Burgess and Shakespeare
Throughout his career, Anthony Burgess was fascinated by the writing and life of William Shakespeare. Explore these pages to find out about the influence of Shakespeare on Anthony Burgess, and the insights Burgess brings to our reading of his work.
- Burgess and Shakespeare
- Nothing Like The Sun
- Burgess's Shakespeare biography
- The Fictional Shakespeares of Anthony Burgess
- The 1973 Shakespeare Lectures
- Burgess's Shakespeare music
Burgess and Shakespeare:
elcome to Anthony Burgess and Shakespeare.
Throughout his career, Anthony Burgess was fascinated by the writing and life of William Shakespeare.
Shakespeare’s plays and poetry, and the story of his life, inspired Burgess to write novels, critical studies, a biography, a ballet, chamber music and a musical film. As a teacher, Burgess passed on his love of Elizabethan drama to his students through lectures and textbooks; and as a journalist, he celebrated Shakespeare’s language and his importance in our own time.
Explore these pages to find out about the influence of Shakespeare on Anthony Burgess, and the fresh interpretations Burgess brings to his work.
Listen to our podcasts on Anthony Burgess and Shakespeare (see below): we examine Burgess’s Shakespeare biography, his novel Nothing Like the Sun and his other imaginative fictional interpretations of the bard’s life, and hear some of Burgess’s Shakespeare music. as well as a newly-discovered series of Shakespeare lectures.
nthony Burgess first studied Shakespeare’s poetry and drama when he was a schoolboy at Xaverian College in Manchester.
He recalls his first reading of Venus and Adonis as an emotional experience: he was immediately struck by the poem’s sensuality. In the 1950s, when he lived in a village near Stratford upon Avon, Burgess was able to identify autobiographical elements in the poem’s English pastoral setting and in its central characters. Adonis is wooed by Venus, as Shakespeare was by Anne Hathaway. Burgess argued that an understanding of Shakespeare’s work can be enhanced by a knowledge of his life.
In 1958, writing as John Burgess Wilson, Burgess published a history of English literature in which he provides an overview of Shakespeare’s character, aspirations and experience. His stated aim is to understand the plays better by getting inside the skin of the man who wrote them.
Burgess’s Shakespeare was a man from the provinces who sought to transcend his working class origins and gain the status of gentility through education and sheer hard work. He was an outsider; an actor and writer for hire, with an eye on the here and now, rather than posterity; a lover of language; an astute observer of humanity and unsurpassed articulator of what it is to be human. These traits formed the basis of Burgess’s response to Shakespeare’s work, and led to a strong self-identification with certain aspects of his life and character.
In 1964 Burgess published his novel Nothing Like The Sun: A Story of Shakespeare’s Love-Life. This bawdy, comic tour de force uses a version of Elizabethan English and is full of historical detail. Explore our dedicated pages to find out more about this remarkable novel.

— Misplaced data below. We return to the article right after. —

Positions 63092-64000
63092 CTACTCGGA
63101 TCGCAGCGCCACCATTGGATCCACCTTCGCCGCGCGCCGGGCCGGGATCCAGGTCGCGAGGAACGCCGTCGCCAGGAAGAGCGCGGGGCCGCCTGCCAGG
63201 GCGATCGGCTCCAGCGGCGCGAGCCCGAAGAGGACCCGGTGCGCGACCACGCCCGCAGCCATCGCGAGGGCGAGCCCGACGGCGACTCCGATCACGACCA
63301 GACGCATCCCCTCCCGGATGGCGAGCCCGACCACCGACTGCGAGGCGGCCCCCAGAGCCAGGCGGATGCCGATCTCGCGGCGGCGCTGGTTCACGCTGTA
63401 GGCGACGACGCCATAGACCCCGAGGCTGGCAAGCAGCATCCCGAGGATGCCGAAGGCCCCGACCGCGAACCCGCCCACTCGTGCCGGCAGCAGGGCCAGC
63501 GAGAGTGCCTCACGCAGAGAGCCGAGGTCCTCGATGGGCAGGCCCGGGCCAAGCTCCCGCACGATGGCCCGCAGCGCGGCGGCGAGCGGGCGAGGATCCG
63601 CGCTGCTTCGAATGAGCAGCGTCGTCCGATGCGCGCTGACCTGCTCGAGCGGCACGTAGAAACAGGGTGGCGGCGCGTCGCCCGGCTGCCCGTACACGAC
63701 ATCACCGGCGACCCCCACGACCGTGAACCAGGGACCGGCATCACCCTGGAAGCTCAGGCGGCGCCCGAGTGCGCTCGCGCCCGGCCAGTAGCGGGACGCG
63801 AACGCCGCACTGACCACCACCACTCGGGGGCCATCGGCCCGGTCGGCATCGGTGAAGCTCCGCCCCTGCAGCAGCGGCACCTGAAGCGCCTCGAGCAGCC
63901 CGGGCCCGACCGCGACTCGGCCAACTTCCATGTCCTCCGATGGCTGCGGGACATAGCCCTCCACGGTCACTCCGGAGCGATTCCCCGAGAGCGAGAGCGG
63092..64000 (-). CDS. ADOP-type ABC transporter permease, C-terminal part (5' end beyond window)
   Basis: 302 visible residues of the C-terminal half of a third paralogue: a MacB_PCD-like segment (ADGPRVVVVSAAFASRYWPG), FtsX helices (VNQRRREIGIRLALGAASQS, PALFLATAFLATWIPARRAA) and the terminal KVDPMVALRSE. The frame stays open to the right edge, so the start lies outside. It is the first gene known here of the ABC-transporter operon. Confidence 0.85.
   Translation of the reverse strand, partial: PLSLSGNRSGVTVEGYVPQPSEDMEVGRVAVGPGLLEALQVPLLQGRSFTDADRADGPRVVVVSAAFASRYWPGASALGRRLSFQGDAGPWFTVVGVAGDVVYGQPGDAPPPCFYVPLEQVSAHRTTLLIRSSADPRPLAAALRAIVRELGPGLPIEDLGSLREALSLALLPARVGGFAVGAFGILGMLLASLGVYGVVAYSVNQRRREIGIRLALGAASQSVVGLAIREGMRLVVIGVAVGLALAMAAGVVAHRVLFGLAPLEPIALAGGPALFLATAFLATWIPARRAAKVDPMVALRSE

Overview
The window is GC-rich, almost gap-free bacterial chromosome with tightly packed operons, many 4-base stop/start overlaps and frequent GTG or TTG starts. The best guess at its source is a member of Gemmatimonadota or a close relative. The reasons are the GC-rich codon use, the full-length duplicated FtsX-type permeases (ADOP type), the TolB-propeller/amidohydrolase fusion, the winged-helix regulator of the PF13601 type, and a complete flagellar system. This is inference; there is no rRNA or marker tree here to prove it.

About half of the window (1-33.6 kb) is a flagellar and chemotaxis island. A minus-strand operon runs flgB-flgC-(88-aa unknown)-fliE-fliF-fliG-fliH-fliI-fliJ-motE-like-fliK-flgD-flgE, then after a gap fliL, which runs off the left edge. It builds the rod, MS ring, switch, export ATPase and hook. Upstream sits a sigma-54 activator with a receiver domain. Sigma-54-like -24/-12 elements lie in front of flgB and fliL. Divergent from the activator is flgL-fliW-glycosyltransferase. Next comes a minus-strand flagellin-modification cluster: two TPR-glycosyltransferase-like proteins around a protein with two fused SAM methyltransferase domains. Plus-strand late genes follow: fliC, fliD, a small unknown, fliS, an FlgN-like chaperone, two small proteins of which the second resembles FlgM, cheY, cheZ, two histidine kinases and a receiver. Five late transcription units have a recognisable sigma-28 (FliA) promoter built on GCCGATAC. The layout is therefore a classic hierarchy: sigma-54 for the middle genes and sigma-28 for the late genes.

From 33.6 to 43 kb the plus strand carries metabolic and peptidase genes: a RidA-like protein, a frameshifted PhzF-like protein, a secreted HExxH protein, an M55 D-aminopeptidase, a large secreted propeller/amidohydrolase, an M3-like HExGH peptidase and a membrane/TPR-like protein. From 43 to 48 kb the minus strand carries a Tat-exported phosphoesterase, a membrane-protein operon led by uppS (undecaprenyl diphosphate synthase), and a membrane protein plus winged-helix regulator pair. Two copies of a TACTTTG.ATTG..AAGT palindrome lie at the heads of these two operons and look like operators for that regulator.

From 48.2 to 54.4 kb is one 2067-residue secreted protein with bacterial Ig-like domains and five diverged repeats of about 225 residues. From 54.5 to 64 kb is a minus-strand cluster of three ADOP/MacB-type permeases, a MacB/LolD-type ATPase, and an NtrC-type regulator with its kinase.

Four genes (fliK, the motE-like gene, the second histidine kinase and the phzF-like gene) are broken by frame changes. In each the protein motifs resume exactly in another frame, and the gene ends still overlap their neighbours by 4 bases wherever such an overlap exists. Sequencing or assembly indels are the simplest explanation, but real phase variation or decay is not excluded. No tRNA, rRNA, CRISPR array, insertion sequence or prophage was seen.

In 1970 Burgess published a lavishly illustrated biography, Shakespeare. Building imaginatively on the few facts known about Shakespeare’s life, Burgess’s re-telling of the story draws on the techniques of fiction-writing to approach its subject. Visit our biography pages to find out more about Burgess’s distinctive interpretation.
When he was teaching at City College New York in 1973, Burgess delivered a series of lectures on Shakespeare’s life and work. The audio recordings of these have recently been discovered. They reveal Burgess talking passionately and with enormous wit and charm. Listen to extracts and learn more about this series.
Burgess’s parallel life as a composer led him to create several pieces of music based on Shakespeare’s life and work. These include a ballet suite completed in 1979, Mr WS, as well as settings of Shakespeare’s songs. Hear extracts from these pieces and more.
Shakespeare appears as a character in Burgess’s novels and short stories, such as Enderby’s Dark Lady, A Dead Man In Deptford and two stories in his collection The Devil’s Mode. It is clear that Burgess’s identification with Shakespeare was an important element in his creative responses. Find out more about the connections between Burgess’s writing and Shakespeare.
Listen to Anthony Burgess talk about his love for Shakespeare’s work in this rare audio recording, made for the Book Society in 1964.
isten to the Burgess Foundation Podcast episode 2: Burgess & Shakespeare.
This podcast episode examines Anthony Burgess’s relationship with Shakespeare and his works, including discussions of his Shakespeare biography, his novel Nothing Like the Sun and his imaginative interpretation of the bard’s life.
Featuring music from the little-known and unfilmed musical Will and Burgess’s Shakespeare ballet, Mr WS, this is an excellent introduction to one of the greatest influences on Burgess’s creative work.
Listen to Andrew Biswell and Rob Spence discussing Nothing Like the Sun.
In this episode, Anthony Burgess experts Andrew Biswell and Rob Spence revisit Nothing Like the Sun, Burgess’s novel about Shakespeare.
Written for the 400th anniversary of Shakespeare’s birth, the novel is a creative rendering of Shakespeare’s love-life and his experiences in theatrical London. This podcast discusses the innovative use of language, the composition of the novel, and Burgess’s lifelong preoccupation with Shakespeare and his contemporaries, such as Christopher Marlowe.